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Pressure Felt as the Demand for Canola Rises

Pressure Felt as the Demand for Canola Rises


Pressure Felt as the Demand for Canola Rises

Article by: Hari Yellina

The extremely high canola price, along with the complete soil moisture profile across much of the east coast, has resulted in another year of high demand, with some varieties of certified canola seed proving difficult to come by. Hybrid varieties are in high demand, and despite the fact that many shops have increased their advance orders, several kinds, particularly double-stacked hybrid types like Truflex, Clearfield / triazine resistant, and glyphosate / Clearfield tolerant, are proving difficult to come by. Industry leaders, on the other hand, believe there will be adequate seed for the 2022 crop, especially if farmers use stored open pollinated or even second generation hybrid seed as alternatives.

The Australian Oilseeds Federation’s executive officer, Nick Goddard, said the AOF expects canola plantings to fall short of last year’s record levels, owing to rotational challenges rather than seed shortages. “We’re hearing that growers have really pushed the rotations hard in the last two years because of the good prices, so there just might not be the right paddocks for canola,” Mr Goddard said. “In terms of seeds, it has become standard that farmers who want to ensure they have a supply of popular kind place their orders early, as such sought-after lines will be tougher to come by as sowing approaches.”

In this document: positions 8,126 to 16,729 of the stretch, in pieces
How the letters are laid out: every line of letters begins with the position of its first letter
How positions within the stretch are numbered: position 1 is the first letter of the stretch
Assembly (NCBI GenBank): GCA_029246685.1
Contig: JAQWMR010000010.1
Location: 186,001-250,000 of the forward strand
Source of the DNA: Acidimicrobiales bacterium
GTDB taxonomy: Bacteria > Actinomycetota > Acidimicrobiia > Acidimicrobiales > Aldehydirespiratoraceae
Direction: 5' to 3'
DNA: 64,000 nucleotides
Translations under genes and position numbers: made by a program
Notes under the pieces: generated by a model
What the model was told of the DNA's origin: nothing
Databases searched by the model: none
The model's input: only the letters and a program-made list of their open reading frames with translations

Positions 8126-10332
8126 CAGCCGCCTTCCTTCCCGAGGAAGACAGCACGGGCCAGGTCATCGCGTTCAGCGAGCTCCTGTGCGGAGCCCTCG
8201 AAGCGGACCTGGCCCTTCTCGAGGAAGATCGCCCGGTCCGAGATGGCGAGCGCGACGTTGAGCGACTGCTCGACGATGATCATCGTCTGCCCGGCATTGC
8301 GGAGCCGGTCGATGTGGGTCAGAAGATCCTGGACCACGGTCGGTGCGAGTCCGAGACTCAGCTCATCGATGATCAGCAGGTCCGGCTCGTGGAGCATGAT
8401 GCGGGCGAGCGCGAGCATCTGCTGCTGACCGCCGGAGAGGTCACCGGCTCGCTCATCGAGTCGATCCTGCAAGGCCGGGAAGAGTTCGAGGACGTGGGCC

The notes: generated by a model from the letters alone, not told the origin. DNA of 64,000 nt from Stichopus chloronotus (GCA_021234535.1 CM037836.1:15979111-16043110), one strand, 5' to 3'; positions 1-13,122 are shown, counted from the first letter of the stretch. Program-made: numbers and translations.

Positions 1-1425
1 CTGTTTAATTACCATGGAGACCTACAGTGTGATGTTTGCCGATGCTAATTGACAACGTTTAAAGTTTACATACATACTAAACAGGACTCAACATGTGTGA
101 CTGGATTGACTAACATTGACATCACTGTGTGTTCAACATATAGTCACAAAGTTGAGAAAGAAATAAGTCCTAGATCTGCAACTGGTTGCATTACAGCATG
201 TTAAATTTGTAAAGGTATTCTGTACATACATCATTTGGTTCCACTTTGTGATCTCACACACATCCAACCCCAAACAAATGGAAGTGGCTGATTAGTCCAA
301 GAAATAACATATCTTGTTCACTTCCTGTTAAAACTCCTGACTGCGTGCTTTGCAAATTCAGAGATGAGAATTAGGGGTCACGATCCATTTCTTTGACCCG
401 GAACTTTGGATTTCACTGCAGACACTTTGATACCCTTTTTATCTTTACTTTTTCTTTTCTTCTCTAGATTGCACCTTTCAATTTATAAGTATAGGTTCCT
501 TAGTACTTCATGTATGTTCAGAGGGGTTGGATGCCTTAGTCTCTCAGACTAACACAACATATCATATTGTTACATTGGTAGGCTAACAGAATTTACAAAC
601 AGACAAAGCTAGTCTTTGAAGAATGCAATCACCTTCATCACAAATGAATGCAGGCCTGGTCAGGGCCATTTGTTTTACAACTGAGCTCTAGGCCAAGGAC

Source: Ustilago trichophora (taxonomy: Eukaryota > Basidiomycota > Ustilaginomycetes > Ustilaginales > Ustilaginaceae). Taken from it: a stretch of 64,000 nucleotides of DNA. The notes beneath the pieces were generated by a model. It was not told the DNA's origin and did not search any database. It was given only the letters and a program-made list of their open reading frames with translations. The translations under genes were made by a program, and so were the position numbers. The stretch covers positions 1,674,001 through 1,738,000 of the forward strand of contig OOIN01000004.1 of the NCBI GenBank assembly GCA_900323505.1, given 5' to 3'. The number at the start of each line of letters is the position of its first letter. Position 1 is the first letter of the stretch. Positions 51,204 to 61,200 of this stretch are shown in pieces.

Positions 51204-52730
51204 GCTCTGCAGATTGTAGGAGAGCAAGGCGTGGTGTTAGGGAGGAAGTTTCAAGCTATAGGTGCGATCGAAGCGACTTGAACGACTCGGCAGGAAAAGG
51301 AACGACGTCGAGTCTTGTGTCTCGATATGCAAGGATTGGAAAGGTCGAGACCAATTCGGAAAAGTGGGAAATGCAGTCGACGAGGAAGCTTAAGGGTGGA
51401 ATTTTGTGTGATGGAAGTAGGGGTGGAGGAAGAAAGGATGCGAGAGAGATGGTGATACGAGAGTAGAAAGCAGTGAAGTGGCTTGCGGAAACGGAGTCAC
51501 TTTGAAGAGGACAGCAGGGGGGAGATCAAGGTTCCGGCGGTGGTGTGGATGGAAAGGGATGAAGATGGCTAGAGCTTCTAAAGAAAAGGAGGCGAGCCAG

Nutrien Ag Solutions is a company that provides agricultural solutions. Agronomist Greg Toomey of Elmore, Victoria, said supply chain interruptions were affecting the seed industry. “Extreme spring rains and flooding in NSW and northern NSW harmed production and quality, so canola seed is scarce,” Mr Toomey said. “Demand for canola seed has outstripped supplies in NSW, Victoria, and across South Australia.” He agreed with Mr. Goddard that farmers would use OP and saved hybrid seed, but that the production potential would be reduced. “The production potential is reduced, but it allows them to plant more.” Mr. Toomey saw an increase in planted area in drier areas.

Growers in marginal areas have been pushed to cultivate more canola than usual due to the price and stored soil moisture – this is where the problem will arise. Therefore, they are opting for large licks of canola where they haven’t sowed canola in 2-3 years because of the price. Mr. Toomey suggested the outer Central West of NSW, specifically Nyngan, as a location where plantings would be plentiful. Terry Fishpool of Tottenham, in the Middle West, predicted a decent canola crop, but that it would be depending on moisture, which will be concentrated in places with historically higher rainfall.

While certain types will be difficult to come by, farmers who want to grow canola will be able to do so with some sort of seed, even if it isn’t their first choice. He claims that increased seed costs and the fact that canola is a higher-cost crop with higher fertiliser requirements aren’t deterring growers. “People are absolutely doing their math, and it is expensive to cultivate, but the prices are extremely nice if you succeed, so if the moisture is there, people are eager to grow it.”